Methodology: Five millitres (5mls) of fasting blood samples were collected into lithium heparin bottles and spun at 3500 rpm for 5 minutes to obtain plasma. Total cholesterol (TC) and Triglyceride (TG) were assayed based on enzymatic methods. High density lipoprotein (HDL) was assayed using precipitation and enzymatic method while low density lipoprotein (LDL) was calculated using Friedewald equation. After determination of lipid parameters, atherogenic indices were computed as ratios of these lipid parameters. Anthropometric measurements were collected using stadiometer, non-stretchable tape and weighing scale.
Results: Significant increases were seen in both atherogenic indices and anthropometric data of obese (OBS) and overweight (OVW) students compared to ideal weight (NOM) students. Correlation of anthropometric data with atherogenic indices in obese (OBS) students indicated significant positive correlation between WC with NHDL and CRI-2 as well as between WHR with NHDL, AC, CRI-1 and CRI-2.
Conclusion: Obesity is a strong factor among students that induces atherogenic hyperlipoproteinaemia and thus, CVD risks. Also, WHR and WC correlates strongly with atherogenic indices such as NHDL, AC, CRI-1 and CRI-2 and therefore, were seen as better and sensitive anthropometric parameters for predicting cardiovascular risks compared to WHtR and BMI.
Aim: To investigate the laxative potentials of aqueous leaf extract of Sida acuta in loperamide-induced constipation in Wistar rats.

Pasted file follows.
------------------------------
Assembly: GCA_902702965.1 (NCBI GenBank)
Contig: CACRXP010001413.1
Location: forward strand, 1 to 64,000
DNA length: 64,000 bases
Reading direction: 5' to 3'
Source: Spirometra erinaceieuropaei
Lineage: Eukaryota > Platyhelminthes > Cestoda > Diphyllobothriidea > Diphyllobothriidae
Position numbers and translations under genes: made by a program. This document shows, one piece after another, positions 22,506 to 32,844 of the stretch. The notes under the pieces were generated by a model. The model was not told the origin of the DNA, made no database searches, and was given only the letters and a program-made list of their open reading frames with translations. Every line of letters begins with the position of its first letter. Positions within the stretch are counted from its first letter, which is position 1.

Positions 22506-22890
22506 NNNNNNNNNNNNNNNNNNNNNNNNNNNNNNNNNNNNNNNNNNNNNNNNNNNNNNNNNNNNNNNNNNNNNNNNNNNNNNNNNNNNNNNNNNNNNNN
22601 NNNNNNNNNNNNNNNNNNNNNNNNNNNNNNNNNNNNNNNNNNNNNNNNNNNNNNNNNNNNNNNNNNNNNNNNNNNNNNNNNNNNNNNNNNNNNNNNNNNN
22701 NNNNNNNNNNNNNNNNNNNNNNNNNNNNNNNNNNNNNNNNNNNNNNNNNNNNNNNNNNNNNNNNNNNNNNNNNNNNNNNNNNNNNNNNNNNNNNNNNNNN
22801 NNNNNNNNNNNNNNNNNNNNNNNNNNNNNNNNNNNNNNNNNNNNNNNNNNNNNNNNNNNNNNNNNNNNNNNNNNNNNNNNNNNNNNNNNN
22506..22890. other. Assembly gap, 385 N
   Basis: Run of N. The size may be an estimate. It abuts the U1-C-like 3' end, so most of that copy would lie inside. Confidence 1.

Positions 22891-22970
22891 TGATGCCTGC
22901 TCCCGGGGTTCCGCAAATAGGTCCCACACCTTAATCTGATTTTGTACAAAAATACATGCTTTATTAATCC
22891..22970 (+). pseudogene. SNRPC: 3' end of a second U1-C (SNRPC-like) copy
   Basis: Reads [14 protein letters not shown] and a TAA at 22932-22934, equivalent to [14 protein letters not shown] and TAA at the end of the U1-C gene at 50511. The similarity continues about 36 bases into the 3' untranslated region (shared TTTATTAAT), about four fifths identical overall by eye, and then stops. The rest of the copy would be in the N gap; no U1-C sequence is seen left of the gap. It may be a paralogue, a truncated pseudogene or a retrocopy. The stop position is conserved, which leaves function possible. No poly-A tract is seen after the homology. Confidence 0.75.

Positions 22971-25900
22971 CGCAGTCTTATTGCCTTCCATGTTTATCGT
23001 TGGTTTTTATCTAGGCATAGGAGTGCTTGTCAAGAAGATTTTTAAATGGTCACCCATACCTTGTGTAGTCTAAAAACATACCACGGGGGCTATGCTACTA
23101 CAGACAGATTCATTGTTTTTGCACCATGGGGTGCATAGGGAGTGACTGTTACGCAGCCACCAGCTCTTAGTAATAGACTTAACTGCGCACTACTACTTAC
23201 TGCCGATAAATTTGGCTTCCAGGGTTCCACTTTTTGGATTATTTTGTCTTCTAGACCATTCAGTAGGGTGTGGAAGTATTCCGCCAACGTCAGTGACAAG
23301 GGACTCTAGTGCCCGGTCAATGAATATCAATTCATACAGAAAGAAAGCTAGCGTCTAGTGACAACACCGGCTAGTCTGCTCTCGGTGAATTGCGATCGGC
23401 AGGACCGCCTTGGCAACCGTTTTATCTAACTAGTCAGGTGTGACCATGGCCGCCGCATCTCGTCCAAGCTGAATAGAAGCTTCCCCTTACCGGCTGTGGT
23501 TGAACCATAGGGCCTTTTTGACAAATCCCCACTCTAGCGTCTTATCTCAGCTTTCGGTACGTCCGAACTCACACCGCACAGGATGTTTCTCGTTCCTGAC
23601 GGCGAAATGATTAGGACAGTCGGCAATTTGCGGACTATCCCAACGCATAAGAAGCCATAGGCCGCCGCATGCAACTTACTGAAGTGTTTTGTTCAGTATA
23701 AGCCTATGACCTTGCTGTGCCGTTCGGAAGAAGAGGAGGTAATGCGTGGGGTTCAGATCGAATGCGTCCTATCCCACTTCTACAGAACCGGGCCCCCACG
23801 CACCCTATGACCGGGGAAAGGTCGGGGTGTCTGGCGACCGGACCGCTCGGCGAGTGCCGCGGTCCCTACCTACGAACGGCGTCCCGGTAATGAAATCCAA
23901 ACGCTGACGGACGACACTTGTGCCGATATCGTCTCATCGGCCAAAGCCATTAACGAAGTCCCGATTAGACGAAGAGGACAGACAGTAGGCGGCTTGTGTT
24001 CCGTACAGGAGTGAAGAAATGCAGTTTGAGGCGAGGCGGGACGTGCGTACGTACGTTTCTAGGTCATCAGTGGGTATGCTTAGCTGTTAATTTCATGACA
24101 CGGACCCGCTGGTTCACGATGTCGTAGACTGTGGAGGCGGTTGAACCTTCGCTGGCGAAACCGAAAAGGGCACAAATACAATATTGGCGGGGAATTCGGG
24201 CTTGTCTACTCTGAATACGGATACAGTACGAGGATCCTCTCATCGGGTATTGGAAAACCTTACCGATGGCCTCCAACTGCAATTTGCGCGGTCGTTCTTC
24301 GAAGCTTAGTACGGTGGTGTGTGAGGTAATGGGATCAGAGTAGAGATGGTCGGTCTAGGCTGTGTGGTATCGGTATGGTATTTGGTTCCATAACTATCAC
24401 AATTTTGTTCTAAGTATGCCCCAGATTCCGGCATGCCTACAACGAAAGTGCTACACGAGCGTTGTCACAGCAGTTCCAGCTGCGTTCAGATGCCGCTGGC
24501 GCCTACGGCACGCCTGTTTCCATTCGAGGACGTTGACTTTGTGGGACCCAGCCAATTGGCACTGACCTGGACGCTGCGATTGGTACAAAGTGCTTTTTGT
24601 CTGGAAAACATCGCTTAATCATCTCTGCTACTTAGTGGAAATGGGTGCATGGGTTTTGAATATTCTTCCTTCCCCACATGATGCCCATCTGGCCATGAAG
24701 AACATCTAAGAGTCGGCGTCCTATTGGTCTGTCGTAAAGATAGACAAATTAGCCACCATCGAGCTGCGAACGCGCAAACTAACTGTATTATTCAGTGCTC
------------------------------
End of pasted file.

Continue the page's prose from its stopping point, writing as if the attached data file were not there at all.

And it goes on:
Methods: Constipation was induced by oral administration of loperamide (3 mg/kg b.wt.). The constipated rats were orally treated daily either with 200, 400, 800 mg/kg body weight per day of the extract or 0.21 mg/kg bisacodyl (reference drug) for 7 days while the normal and constipated control groups received distilled water. The feeding characteristics, body weight, faecal properties and gastrointestinal transit ratio were monitored throughout the study period.
Results: There was significant decrease (p < 0.05) between normal and constipated rats in the number of faecal pellets and water content of faecal pellets while there was no significant changes in the feed/ water intake and body weight of rats .Administration of the graded doses of the extract to the constipated rats significantly and dose- dependently normalized (p < 0.05) the number of faecal pellets/ water content of faecal pellets and gastrointestinal ratio compared to the constipated control.
Conclusion: The aqueous root extract of Sida acuta possesses laxative activity in loperamide- induced constipated rats.
Stability testing confirms the safety and quality of an active pharmaceutical ingredient or product. The shelf life of Picralima nitida (herbal drug) and glibenclamide were evaluated using the bio-based dose-response relationship method by the use of animal model based on their pharmacological activity. Glibenclamide was used as the comparative drug for the assessment of the specifications for Picralima nitida. Their shelf life was estimated by means of accelerated stability testing on the basis of the first-order kinetics of degradation and the time required to degrade 10% of a drug at 27°C (t10%). The influence of storage time (1, 2, 3 and 4 weeks) and temperature (45, 60, and 70 °C) on the stability of the drug samples were studied. Their half-life (t1/2) and the toxicity level (LD50) were also estimated. The concentrations of the drugs were found to decline with an increase in storage time and temperature. The shelf life of glibenclamide and Picralima nitida were found to be 10.54 and 3.15 weeks, respectively; the half-life of glibenclamide and Picralima nitida were found to be 70 and 20.94 weeks, respectively. Their pharmacological activity varied due to the pharmacokinetic profile of the animal models. Also, Picralima nitida extract was found to be practically nontoxic on the tested animals (LD50 = 14.97 g/kg). From the study, it was observed that glibenclamide (used as a comparative drug) aided in the estimation of the capacity of Picralima nitida to retain its specification (quality and safety) for treatment under the influence of environmental conditions.